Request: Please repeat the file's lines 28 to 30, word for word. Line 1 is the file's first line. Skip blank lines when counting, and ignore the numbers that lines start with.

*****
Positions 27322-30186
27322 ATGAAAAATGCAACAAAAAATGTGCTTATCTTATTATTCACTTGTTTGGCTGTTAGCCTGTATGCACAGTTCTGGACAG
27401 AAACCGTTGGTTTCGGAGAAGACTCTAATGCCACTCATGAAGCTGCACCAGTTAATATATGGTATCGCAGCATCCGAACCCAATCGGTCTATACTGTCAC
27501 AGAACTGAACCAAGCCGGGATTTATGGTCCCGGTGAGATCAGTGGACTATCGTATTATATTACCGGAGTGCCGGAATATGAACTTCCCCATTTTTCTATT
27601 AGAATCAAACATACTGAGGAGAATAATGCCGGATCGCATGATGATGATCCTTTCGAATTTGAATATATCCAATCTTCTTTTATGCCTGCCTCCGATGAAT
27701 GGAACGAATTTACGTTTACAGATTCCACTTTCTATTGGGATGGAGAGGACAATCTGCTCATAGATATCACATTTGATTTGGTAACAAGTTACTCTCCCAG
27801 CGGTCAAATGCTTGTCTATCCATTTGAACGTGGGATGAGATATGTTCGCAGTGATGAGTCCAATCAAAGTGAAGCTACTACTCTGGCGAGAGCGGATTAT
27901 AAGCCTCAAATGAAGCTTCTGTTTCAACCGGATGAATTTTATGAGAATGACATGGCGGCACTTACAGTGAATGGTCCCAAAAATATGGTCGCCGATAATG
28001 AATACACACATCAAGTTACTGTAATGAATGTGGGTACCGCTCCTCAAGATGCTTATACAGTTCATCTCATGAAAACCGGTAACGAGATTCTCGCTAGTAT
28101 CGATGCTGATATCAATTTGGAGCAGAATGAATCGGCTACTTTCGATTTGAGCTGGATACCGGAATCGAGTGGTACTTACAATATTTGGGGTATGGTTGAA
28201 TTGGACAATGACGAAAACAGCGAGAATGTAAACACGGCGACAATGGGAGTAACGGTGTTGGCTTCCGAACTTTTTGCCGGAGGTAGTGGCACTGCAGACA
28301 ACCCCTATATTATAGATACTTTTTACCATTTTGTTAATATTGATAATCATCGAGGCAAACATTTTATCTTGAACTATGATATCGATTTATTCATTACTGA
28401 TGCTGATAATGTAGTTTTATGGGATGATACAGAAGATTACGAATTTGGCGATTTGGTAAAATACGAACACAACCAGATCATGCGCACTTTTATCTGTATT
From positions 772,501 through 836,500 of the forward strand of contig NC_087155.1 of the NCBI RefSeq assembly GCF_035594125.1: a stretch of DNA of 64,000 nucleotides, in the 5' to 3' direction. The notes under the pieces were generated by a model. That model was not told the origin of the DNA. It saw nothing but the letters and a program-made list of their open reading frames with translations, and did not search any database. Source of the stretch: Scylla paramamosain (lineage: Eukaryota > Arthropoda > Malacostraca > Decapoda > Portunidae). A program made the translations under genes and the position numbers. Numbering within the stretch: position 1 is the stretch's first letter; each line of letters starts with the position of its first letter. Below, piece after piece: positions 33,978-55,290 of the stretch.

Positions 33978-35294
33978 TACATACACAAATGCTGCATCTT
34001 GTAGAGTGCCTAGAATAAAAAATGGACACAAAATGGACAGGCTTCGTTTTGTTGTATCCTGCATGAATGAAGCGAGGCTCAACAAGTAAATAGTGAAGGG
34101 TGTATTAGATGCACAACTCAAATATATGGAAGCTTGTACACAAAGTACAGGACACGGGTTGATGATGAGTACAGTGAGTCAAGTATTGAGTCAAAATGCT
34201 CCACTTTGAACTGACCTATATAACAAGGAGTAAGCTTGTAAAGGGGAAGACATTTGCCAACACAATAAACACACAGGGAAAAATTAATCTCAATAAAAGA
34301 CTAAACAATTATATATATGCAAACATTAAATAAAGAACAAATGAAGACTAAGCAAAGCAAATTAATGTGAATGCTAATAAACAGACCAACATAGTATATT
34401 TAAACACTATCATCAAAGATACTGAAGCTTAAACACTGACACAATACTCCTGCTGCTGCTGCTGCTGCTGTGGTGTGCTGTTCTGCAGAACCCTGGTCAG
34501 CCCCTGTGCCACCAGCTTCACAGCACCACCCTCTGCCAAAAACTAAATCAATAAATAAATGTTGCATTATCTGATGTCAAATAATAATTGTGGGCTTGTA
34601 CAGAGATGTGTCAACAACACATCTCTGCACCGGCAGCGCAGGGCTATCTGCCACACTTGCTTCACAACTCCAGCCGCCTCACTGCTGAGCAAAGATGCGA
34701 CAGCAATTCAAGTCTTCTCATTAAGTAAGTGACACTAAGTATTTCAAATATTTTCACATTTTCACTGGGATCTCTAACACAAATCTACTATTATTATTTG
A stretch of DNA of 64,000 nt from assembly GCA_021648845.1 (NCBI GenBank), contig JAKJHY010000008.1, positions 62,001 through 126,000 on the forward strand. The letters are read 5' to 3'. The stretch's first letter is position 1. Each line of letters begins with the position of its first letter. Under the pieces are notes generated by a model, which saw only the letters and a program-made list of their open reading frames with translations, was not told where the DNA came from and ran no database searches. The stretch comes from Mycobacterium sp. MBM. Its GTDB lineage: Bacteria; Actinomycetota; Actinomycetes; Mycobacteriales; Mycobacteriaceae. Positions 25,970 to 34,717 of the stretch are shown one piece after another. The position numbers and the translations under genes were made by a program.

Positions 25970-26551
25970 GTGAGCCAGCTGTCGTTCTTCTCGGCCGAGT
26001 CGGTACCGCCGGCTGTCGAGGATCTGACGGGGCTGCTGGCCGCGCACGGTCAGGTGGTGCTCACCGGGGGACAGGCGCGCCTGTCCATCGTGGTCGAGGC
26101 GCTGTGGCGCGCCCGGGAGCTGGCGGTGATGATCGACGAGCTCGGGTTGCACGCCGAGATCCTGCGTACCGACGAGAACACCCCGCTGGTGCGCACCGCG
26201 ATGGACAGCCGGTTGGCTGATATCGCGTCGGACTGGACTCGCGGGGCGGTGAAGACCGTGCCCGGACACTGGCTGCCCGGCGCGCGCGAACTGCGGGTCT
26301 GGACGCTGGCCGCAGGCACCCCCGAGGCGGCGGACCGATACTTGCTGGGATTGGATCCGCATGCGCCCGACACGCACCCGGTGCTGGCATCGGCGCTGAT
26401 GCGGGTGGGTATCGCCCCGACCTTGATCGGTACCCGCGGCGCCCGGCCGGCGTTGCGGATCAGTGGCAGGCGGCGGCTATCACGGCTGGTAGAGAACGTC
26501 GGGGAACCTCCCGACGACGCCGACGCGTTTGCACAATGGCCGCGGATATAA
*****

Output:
26001 CGGTACCGCCGGCTGTCGAGGATCTGACGGGGCTGCTGGCCGCGCACGGTCAGGTGGTGCTCACCGGGGGACAGGCGCGCCTGTCCATCGTGGTCGAGGC
26101 GCTGTGGCGCGCCCGGGAGCTGGCGGTGATGATCGACGAGCTCGGGTTGCACGCCGAGATCCTGCGTACCGACGAGAACACCCCGCTGGTGCGCACCGCG
26201 ATGGACAGCCGGTTGGCTGATATCGCGTCGGACTGGACTCGCGGGGCGGTGAAGACCGTGCCCGGACACTGGCTGCCCGGCGCGCGCGAACTGCGGGTCT